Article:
Fighting Idolatry

Acts 17:16-17:
16 Now while Paul waited for them at Athens, his spirit was provoked within him when he saw that the city was given over to idols.
17 Therefore he reasoned in the synagogue with the Jews and with the Gentile worshipers, and in the marketplace daily with those who happened to be there.

When Paul was distressed over the idolatry in the city, he first went to the synagogue and disputed with the Jews and the devout Greeks (those who had been taught and believed in Jehovah, but who had not yet become Jews by circumcision). Why go there? There were likely no idols in the synagogues.

But Paul knew that if the idolatry in the city were going to be combated, then the people of God needed to be enlisted. They needed to be taught the truth about Jesus Christ, because as Jews they were sidelined, knowing only the law and isolated by their Rabbinic practices. They were ineffective, and Paul knew it, for if they had been effective, the idolatry of Athens would not simply go unchallenged. Paul went to them to equip them to be effective in the transformation of their city.

The idolatry in America likewise goes largely unchallenged, because the people of God are not equipped to deal with it. It’s not enough for a few individuals to write books and preach sermons against it. The people of God as a whole have to be involved in combating the teachings of Satan. They need to be trained. Our churches are full of people who might as well be Jews, who have some idea of right and wrong, but no understanding of the Gospel, and therefore no power to truly transform even their own lives, let alone their communities and families.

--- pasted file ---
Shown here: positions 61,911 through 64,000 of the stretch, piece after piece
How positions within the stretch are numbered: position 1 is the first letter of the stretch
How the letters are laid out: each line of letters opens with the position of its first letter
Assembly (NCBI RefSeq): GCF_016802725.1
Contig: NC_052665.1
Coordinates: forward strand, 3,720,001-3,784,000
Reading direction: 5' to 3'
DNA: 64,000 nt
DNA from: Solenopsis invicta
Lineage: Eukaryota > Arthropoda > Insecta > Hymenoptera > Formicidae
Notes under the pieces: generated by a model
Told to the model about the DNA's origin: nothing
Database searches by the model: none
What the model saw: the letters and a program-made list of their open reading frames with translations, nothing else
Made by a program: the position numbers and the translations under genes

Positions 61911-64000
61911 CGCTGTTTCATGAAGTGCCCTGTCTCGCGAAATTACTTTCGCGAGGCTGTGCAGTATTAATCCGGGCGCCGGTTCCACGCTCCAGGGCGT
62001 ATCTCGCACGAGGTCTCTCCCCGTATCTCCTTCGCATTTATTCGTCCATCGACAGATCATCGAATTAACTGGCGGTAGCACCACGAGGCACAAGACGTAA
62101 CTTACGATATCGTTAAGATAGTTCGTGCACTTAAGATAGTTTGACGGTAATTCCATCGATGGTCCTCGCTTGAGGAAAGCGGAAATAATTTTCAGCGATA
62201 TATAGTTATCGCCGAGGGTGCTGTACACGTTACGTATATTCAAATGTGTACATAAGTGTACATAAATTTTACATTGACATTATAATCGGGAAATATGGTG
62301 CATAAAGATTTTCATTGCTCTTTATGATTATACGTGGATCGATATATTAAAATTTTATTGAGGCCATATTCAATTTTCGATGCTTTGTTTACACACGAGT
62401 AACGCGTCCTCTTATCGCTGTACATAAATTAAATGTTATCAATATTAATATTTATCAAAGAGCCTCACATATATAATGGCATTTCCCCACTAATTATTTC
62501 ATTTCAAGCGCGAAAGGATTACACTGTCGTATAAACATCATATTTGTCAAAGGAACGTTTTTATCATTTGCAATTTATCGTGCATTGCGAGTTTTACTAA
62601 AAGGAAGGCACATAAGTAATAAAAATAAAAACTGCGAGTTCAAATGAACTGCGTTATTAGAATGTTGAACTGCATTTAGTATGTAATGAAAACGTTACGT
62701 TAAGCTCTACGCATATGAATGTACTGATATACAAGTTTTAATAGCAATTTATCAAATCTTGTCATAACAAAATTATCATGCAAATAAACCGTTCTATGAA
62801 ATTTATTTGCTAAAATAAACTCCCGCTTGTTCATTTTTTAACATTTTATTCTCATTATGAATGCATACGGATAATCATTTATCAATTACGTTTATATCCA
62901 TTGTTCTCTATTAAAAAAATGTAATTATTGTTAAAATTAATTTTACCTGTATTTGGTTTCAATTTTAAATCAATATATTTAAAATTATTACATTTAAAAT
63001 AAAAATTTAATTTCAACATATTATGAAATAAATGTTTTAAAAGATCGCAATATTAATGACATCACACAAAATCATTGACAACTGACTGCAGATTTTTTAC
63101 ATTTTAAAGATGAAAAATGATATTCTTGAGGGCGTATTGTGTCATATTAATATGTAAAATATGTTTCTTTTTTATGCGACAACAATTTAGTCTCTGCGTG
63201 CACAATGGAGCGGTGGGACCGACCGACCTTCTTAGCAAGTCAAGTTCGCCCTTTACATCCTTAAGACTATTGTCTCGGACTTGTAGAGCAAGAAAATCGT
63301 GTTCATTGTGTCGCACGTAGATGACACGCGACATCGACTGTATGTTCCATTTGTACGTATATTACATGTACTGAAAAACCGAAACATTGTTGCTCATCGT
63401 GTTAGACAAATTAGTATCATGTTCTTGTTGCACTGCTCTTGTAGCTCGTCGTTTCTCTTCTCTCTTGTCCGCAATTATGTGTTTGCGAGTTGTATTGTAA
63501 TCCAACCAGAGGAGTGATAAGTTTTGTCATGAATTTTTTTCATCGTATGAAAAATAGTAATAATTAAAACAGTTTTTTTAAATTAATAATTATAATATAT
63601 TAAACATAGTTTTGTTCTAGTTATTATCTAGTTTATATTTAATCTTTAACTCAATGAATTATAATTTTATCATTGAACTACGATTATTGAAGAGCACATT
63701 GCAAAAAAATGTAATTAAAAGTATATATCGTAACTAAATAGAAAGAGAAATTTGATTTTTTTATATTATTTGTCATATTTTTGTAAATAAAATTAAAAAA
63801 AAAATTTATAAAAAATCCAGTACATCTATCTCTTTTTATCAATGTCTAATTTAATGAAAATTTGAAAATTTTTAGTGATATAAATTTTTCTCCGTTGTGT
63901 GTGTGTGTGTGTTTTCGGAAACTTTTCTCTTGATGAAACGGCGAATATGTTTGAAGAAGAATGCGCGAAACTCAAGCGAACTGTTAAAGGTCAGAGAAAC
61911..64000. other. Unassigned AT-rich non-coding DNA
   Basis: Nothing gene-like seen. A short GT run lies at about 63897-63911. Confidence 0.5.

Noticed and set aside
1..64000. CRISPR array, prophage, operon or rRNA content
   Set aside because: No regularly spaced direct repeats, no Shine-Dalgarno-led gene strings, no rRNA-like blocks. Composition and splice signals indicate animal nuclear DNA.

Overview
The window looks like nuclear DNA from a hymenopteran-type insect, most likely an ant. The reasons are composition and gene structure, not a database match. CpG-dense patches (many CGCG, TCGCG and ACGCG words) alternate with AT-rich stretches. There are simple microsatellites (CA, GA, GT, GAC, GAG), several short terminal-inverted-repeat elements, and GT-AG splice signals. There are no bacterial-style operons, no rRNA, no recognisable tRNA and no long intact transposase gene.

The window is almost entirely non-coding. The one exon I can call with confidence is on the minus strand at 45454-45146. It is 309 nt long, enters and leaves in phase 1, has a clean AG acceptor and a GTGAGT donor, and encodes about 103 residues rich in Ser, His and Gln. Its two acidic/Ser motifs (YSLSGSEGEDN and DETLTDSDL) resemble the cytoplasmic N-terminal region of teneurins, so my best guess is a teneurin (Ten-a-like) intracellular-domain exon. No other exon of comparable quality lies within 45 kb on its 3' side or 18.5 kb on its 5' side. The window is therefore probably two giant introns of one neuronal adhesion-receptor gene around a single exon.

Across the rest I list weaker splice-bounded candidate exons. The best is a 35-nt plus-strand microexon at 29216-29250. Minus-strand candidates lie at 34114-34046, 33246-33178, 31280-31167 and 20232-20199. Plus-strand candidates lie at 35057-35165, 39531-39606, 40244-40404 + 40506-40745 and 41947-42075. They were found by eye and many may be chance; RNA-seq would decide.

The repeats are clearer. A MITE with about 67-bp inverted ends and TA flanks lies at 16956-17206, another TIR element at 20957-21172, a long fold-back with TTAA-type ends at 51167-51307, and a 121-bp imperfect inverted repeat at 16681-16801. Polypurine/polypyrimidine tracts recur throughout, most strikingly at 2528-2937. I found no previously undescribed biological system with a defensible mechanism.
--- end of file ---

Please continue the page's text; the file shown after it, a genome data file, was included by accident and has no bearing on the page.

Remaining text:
If the idolatry of our own cities is to be combated, the people of God need to come to a full knowledge of the saving power of Jesus Christ. Because we have a nation full of people worshiping the “Unknown God” just as they were in Athens, and they need to come to know the true God, through the Gospel of Jesus Christ.

One thought on “Fighting Idolatry

  1. Very important thoughts! I recently ran across a great definition of idolatry studing for one of my sermons, and it went something like: an idol is anything that supplants any of God’s roles in my life. (I think I pulled it out of one of David Wells books.)

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